IC: I would say pay very close attention to the phrase, “I want to go …” That’s a very valuable opportunity. At some point in their lives, children move away from home. At that point, all that you’ve got to keep them involved in a church at all is “I want to …” So don’t kill that; encourage it. If your relationship stays positive, you can also talk about their questions and issues about the new place, when such come up, helping your child process his or her experience. If you’ve been negative, that door is likely to be closed.

The Divine Plan

Tom: Yeah, that’s good. I remember my dad telling me at one point — and my memory is questionable, but I think it was around sixteen — something like, “This is it. You need to start making decisions for yourself, and I’m happy to help you if you ask me. But I’m not going to tell you what to do, and I’m not going to weigh in with my opinion on every decision you make.”

That was a very useful exercise. It immediately dropped the responsibility for my happiness, well-being and spiritual development right where it belonged: into my own lap. I had to start figuring out how to relate to God on my own, not through my family.

IC: That’s the way it HAS to be. Look, I understand parents who want to protect their kid and direct him or her into the right path: that’s a biblical responsibility, as well as a healthy, natural impulse. But as one of my friends has pithily put it to me, “From the moment they’re born, you begin a process of letting go.” From the complete helplessness of their first moments, the divine plan for their lives is to become progressively more independent of their parents, and more personally committed to Christ — on whatever terms that entails. Parents who get in the way of that are making a huge mistake.

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Photo: TurbulentForce

4 comments :

  1. Well said. And from the kids, teenager's perspective, my eldest son respectfully told me in a moment when he thought I was going to inform him regarding one of my (many?) convictions:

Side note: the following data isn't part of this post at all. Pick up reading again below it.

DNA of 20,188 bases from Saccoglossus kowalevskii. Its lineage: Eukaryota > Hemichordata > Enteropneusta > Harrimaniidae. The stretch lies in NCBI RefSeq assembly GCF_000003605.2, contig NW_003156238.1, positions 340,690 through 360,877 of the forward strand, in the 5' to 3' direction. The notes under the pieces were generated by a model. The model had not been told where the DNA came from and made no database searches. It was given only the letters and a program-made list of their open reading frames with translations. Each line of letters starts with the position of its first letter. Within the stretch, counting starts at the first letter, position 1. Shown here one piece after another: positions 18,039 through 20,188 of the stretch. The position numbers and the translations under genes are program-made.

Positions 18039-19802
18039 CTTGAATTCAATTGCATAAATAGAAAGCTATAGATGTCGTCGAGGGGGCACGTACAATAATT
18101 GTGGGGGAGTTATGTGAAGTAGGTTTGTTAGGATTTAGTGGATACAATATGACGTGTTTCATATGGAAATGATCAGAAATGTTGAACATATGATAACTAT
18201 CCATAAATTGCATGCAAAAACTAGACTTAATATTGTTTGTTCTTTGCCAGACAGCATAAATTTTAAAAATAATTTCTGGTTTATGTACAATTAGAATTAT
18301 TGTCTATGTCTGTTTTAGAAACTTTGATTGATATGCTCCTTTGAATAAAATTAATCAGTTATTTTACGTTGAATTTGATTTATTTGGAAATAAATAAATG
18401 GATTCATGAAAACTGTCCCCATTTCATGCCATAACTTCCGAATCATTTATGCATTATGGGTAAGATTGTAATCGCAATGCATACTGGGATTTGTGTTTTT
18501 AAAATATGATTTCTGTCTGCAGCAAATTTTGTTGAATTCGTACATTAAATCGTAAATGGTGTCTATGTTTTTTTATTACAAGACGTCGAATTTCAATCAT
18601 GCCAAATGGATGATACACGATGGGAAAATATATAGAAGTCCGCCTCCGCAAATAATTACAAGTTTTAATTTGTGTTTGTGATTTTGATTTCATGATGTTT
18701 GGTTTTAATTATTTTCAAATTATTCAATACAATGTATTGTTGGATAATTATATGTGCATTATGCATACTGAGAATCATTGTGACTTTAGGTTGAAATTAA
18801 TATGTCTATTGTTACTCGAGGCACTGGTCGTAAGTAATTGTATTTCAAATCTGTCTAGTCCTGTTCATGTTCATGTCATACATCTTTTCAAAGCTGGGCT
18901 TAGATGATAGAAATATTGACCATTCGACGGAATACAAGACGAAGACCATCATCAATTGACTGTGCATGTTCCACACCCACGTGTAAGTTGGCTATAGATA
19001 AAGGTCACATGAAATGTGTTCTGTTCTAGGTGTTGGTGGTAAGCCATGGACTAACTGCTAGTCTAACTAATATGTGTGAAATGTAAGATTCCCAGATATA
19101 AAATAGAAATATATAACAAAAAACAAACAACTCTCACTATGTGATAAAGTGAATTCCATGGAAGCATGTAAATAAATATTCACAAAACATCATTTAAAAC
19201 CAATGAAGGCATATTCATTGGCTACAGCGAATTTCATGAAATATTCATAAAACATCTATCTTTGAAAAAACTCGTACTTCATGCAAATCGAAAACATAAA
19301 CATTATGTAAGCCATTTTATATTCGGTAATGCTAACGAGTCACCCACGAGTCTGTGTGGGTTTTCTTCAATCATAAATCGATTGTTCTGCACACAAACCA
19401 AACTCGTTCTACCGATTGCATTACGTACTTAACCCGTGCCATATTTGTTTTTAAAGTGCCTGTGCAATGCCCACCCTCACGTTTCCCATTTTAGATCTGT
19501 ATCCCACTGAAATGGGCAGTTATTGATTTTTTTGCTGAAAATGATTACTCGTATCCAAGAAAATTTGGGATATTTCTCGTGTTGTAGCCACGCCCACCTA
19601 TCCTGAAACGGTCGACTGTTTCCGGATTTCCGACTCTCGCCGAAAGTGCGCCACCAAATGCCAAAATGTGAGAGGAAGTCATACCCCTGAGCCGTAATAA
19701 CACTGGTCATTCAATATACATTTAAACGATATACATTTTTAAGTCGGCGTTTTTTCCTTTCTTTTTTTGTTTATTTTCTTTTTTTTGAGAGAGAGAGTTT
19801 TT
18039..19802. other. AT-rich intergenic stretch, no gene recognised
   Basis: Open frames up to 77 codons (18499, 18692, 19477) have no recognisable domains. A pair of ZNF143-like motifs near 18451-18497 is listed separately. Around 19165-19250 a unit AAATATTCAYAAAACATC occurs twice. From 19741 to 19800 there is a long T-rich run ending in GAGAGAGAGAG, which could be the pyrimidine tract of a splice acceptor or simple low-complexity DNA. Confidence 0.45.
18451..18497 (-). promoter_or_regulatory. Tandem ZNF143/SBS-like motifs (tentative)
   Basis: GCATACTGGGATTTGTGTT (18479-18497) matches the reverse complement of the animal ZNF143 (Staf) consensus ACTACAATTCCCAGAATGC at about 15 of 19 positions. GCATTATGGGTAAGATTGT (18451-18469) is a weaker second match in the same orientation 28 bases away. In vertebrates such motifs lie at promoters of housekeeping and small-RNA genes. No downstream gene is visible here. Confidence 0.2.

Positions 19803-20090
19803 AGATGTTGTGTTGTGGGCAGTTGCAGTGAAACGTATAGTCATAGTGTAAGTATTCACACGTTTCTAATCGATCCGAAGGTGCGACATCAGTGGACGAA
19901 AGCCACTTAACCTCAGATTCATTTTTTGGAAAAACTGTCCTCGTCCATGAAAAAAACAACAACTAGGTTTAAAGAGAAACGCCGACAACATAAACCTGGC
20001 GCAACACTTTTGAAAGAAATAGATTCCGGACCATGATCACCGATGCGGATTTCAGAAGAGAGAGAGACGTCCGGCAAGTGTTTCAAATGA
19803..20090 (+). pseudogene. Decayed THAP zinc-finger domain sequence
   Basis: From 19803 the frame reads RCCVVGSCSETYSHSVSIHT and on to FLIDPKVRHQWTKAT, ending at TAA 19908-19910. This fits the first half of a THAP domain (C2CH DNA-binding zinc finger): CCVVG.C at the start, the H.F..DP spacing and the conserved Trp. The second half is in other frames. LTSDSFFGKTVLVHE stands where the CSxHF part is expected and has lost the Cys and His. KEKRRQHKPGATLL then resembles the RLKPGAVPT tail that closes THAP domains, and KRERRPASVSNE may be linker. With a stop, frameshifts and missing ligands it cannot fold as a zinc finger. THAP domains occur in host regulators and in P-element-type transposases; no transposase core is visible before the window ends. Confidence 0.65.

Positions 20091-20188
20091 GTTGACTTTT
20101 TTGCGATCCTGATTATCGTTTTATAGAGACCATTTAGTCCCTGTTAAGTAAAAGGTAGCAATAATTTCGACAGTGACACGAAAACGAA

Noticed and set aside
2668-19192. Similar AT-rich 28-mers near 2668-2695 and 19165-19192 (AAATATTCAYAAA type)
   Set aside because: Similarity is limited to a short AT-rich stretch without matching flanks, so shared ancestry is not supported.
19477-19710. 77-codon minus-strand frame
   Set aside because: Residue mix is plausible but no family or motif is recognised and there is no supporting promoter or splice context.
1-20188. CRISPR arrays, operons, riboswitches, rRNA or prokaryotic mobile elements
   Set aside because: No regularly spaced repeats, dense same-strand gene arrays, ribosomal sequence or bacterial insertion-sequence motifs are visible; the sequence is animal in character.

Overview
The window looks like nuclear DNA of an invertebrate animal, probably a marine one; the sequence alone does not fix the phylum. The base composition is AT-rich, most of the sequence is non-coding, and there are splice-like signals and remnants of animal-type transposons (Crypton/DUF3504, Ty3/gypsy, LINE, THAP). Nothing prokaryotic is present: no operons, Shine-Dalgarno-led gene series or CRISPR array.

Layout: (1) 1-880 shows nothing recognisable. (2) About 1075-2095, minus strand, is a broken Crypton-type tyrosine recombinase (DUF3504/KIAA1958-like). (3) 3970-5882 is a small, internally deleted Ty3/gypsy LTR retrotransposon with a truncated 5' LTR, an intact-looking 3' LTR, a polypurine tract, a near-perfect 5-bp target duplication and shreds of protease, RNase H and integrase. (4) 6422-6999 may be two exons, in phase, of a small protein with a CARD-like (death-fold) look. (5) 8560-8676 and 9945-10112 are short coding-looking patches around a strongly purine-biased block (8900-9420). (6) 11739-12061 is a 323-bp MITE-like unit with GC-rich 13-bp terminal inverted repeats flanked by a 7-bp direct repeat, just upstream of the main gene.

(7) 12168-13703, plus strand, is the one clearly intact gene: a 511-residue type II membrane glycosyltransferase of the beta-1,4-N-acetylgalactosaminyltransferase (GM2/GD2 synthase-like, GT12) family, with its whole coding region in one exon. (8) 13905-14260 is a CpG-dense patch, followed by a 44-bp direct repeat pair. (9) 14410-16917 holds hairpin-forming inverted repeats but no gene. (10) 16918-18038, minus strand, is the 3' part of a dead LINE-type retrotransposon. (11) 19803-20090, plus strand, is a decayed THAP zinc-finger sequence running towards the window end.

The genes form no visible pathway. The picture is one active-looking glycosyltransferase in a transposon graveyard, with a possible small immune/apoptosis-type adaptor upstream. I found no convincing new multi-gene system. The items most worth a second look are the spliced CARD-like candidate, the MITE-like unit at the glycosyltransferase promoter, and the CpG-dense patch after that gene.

"Dad, just remember, you've had 18 years to brain wash me. I probably know most of your views and stands on these issues"

    I was kind of glad that he had matured from a boy to an adult and knew it was time for him to start taking responsibility for his own life choices and thoughts.

    On the other hand, I very much respect a comment, of the late and at the time elderly scholar F. F. Bruce, which he made re. his own primitive theological upbringing and specifically being schooled by an a dad who was an "uneducated theologian". I believe the context was a leading question in which the interviewer was tempting him to criticize his childhood church upbringing for it's insular and narrow viewpoints.

    "Of all the theological things I've learned from my father, there are very few which I've had to unlearn"

    I quote both of the above quite frequently to myself. They've given me pause as well as being very helpful when I consider the difficult responsibilities in spiritual parenting.

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    1. Eighteen full years, Russell? Hope you've got him walking completely in lockstep ... :)

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    2. He's almost 40 now. I need a cane, and he seems to be flying with his own wings.

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  2. We will be joining you shortly, it appears, probably with cane included.